The results were striking. Children with irregular bedtimes had lower scores on maths, reading and spatial awareness tests. In fact, the time that children went to bed had little or no effect on their basic number skills, or their ability to work with shapes. But having no set bedtime was linked to lower scores, especially for three-year-olds. The greatest dip in test results was seen in girls who had no set bedtime throughout their early life.

At the heart of this phenomenon is the circadian rhythm – the internal body clock, which tells you when it’s time to sleep and wake up.

If I travel from London to New York, I’m likely to be slightly ragged when I arrive, because jet lag is going to affect my cognitive abilities, appetite and emotions. If I bring one of my children with me, and I want them to do well at a maths test having just jumped across time zones, they will struggle even more than I will. If we think of the body is an instrument, then a child’s body is more prone to getting out of tune.

The same thing happens when children go to bed at 8pm one night, 10pm the next and 7pm another .  Scientists sometimes call this the “social jet lag effect”. Without ever getting on a plane, a child’s bodily systems get shuffled through different time zones, and their circadian rhythms and hormonal systems take a hit as a result.

Best behaviour

As well as enhancing a child’s intellectual development, we found that regular bedtimes can also improve their behaviour.

At age seven, according to parents and teachers, children in the MCS who had irregular bedtimes were considerably more likely to have behavioural problems than their peers who had a regular bedtime. The more frequently a child had been able to go to bed at different times each night, the worse his or her behavioural problems were. In other words, the effects appeared to accumulate throughout childhood.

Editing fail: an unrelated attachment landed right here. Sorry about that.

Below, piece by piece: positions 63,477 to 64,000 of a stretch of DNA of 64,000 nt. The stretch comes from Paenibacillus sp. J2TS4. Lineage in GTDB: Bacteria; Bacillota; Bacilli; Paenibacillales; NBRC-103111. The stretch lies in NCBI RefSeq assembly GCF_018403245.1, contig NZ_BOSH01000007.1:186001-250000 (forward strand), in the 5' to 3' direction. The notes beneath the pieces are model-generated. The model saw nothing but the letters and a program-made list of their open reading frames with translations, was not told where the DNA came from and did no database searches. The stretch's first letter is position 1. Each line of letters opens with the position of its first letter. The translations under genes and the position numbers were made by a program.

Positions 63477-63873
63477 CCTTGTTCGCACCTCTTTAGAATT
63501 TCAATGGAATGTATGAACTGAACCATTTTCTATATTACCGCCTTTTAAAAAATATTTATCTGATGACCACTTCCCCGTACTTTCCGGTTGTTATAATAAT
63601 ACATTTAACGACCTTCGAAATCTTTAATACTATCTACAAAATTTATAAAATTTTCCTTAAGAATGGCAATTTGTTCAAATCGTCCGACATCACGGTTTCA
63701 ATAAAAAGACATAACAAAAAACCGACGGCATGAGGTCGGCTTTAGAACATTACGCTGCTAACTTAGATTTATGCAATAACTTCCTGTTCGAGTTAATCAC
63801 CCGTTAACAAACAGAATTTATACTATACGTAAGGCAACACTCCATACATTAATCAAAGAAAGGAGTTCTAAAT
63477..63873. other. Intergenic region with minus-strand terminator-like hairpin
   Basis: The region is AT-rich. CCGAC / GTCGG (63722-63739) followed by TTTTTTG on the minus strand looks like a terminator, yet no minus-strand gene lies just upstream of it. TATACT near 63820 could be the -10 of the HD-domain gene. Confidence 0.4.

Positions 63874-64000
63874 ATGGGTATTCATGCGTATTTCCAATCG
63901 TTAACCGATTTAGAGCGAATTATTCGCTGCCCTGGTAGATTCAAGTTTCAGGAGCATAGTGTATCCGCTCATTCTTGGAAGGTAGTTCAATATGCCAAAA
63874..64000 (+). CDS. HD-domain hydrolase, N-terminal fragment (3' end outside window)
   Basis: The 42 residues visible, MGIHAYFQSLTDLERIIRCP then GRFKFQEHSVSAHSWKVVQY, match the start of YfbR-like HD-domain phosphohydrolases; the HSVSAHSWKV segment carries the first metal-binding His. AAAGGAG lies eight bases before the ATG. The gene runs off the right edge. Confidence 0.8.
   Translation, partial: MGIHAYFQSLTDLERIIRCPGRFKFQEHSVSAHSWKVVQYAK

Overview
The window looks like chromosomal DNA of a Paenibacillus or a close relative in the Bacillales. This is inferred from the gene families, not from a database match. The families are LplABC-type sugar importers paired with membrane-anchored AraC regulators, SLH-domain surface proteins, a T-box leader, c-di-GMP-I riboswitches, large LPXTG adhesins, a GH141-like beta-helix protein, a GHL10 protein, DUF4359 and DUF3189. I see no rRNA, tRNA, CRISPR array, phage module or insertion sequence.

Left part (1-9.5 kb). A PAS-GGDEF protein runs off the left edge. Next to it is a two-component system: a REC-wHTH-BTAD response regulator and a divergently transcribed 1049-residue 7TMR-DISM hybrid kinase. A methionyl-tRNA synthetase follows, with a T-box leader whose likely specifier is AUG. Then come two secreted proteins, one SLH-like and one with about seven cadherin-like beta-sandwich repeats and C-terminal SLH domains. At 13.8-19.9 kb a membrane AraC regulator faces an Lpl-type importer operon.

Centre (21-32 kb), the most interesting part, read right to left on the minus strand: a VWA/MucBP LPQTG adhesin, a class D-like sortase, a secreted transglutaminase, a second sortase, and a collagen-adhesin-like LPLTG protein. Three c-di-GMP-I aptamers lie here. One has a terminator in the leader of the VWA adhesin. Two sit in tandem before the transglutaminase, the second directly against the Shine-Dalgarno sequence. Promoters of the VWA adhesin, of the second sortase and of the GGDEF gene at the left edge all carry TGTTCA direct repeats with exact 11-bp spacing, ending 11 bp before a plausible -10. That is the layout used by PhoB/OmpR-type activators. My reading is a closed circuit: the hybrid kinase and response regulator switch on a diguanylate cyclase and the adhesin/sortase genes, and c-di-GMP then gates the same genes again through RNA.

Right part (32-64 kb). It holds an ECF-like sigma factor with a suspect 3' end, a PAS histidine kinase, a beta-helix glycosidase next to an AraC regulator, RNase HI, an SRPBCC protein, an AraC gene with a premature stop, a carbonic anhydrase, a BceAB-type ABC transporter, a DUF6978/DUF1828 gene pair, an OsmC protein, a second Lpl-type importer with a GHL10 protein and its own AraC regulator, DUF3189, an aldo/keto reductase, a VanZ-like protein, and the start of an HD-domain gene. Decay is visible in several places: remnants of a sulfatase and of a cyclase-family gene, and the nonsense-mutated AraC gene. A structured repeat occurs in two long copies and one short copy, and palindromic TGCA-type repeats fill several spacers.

But we did find an important piece of good news, too: those negative effects on behaviour appeared to be reversible. Children who switched to having a regular bedtime showed improvements in their behaviour. This shows that it’s never too late to help children back onto a positive path, and a small change could make a big difference to how well they get on.

But of course, the reverse was also true: the behaviour of children who switched from a regular to an irregular bedtime got worse.

A weighty problem

In a follow-up study, which looked at the impact of routines (including bedtimes) on obesity, we reported that children with irregular bedtimes were more likely to be overweight, and have lower self-esteem and satisfaction with their bodies.

In fact, of all the routines we studied, an inconsistent bedtime was most strongly associated with the risk of obesity. This supports other recent findings, which show that young children who skipped breakfast and went to bed at irregular times were more likely to be obese at age 11. Even children who “usually” had a regular bedtime were 20 per cent more likely to be obese than those who “always” went to bed at around the same time.

Clearly, the evidence shows that a regular bedtime really matters when it comes to children’s health and development, throughout that crucial first decade of their lives. Including these findings alongside recommended hours of sleep in advice for all those caring for young children could make a real difference, by helping protect children from “social jet lag” and getting them off to a flying start instead.

Original article published by the Conversation “Giving children regular bedtimes stops them getting ‘jetlag'”

By University College London Professor Yvonne Kelly